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Expansion of firn aquifers in southeast Greenland
  • Annika N Horlings,
  • Knut Christianson,
  • Clément Miège
Annika N Horlings
University of Washington

Corresponding Author:annikah2@uw.edu

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Knut Christianson
University of Washington
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Clément Miège
University of Utah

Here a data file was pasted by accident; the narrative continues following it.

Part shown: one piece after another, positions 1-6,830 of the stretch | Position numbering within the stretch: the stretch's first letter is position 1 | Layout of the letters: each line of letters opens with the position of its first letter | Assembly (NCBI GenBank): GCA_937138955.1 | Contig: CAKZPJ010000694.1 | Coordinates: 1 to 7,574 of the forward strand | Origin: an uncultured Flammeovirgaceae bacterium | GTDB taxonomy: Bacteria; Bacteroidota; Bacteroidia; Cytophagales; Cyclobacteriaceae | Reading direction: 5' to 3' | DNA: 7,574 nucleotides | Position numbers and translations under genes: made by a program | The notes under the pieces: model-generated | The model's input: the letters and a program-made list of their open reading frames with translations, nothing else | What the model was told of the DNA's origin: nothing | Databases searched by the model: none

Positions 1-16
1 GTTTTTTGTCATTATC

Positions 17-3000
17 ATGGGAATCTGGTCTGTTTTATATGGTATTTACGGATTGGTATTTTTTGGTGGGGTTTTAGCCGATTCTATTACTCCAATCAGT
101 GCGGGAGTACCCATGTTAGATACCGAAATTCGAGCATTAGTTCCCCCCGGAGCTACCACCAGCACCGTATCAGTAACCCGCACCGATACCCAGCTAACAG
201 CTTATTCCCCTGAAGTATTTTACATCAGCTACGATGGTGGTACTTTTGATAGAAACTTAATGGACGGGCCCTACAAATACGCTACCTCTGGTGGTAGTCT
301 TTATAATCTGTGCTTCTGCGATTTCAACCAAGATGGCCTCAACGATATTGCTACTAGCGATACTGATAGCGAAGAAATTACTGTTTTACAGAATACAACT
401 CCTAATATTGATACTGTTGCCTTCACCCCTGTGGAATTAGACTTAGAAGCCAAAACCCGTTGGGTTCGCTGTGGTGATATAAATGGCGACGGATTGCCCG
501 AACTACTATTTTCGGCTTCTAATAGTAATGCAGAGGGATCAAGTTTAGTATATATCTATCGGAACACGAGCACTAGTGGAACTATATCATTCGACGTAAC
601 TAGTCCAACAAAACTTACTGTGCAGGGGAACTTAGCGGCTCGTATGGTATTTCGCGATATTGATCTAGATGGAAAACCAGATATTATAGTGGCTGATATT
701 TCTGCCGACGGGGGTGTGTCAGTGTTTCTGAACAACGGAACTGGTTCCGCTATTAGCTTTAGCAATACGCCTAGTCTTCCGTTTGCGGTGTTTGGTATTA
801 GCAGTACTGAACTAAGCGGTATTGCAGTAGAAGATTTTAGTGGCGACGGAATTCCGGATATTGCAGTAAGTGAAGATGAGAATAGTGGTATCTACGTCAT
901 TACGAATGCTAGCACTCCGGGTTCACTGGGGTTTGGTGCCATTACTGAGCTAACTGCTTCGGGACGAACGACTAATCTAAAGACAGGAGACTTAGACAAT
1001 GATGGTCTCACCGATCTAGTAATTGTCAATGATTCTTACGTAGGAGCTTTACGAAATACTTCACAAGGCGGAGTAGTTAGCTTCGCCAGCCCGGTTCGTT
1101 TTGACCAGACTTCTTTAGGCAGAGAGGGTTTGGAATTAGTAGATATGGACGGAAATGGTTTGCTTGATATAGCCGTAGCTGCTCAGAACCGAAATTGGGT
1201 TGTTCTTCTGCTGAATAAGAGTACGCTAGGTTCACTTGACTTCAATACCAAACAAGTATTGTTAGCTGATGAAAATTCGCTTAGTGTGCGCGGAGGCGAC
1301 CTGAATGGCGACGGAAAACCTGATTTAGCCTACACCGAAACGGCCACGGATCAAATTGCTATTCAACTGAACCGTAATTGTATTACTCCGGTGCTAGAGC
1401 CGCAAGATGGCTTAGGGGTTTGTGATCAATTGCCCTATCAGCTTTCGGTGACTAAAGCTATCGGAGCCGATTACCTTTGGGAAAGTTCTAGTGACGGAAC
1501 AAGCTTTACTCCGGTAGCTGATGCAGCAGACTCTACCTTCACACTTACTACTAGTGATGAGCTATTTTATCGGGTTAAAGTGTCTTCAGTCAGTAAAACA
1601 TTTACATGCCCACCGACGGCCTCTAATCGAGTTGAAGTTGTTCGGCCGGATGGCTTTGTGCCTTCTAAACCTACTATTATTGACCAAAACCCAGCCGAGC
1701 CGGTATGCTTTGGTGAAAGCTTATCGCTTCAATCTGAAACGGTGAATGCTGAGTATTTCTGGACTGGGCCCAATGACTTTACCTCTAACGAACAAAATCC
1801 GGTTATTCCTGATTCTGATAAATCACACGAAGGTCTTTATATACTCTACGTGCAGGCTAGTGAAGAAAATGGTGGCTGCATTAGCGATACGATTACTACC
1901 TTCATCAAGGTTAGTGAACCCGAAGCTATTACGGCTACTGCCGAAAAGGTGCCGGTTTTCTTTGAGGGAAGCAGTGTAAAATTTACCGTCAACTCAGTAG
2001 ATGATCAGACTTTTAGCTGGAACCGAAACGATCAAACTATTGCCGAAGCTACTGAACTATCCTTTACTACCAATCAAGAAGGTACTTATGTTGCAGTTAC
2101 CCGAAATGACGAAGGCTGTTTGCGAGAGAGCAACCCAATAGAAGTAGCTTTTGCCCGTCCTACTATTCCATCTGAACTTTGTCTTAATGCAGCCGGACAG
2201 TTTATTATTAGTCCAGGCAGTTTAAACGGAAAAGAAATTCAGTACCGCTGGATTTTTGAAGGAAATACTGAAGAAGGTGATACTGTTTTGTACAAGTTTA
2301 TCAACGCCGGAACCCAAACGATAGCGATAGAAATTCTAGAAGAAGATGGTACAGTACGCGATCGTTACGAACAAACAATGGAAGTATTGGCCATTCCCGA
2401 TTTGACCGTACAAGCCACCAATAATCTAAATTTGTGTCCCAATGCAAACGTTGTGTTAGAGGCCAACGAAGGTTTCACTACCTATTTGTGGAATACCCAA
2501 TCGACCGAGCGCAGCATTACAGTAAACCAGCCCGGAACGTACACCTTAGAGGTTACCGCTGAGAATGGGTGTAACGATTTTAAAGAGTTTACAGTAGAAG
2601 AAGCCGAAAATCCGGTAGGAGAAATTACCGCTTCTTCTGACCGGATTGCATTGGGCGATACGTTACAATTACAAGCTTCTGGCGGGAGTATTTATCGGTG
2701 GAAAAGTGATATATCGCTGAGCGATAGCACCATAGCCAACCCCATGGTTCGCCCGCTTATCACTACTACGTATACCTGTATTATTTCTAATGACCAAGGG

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Surface melt produces more mass loss than any other process on the Greenland Ice Sheet. In some regions of Greenland with high summer surface melt and high winter snow accumulation, the warm porous firn of the percolation zone can retain liquid meltwater through the winter. These regions of water-saturated firn, which may persist for longer than one year, are known as firn aquifers, commonly referred to as perennial firn aquifers. Here, we use airborne ice-penetrating radar data from the Center for Remote Sensing of Ice Sheets (CReSIS) to document the extent of four firn aquifers in the Helheim, Ikertivaq, and Køge Bugt glacier basins with more than six repeat radar flight lines from 1993 to 2018. All four firn aquifers first appear and/or show decadal-scale inland expansion during this time period. Through an idealized energy-balance calculation utilizing reanalysis data from Modèle Atmosphérique Régionale (MAR) regional climate model, we find that these aquifer expansions are driven by decreasing cold content in the firn since the late 1990s and recently increasing high-melt years, which has reduced the firn’s ability for refreezing local meltwater. High-melt years are projected to increase on the Greenland Ice Sheet and may contribute to the continued inland expansion of firn aquifers, impacting the ice sheet’s surface mass balance and hydrological controls on ice dynamics.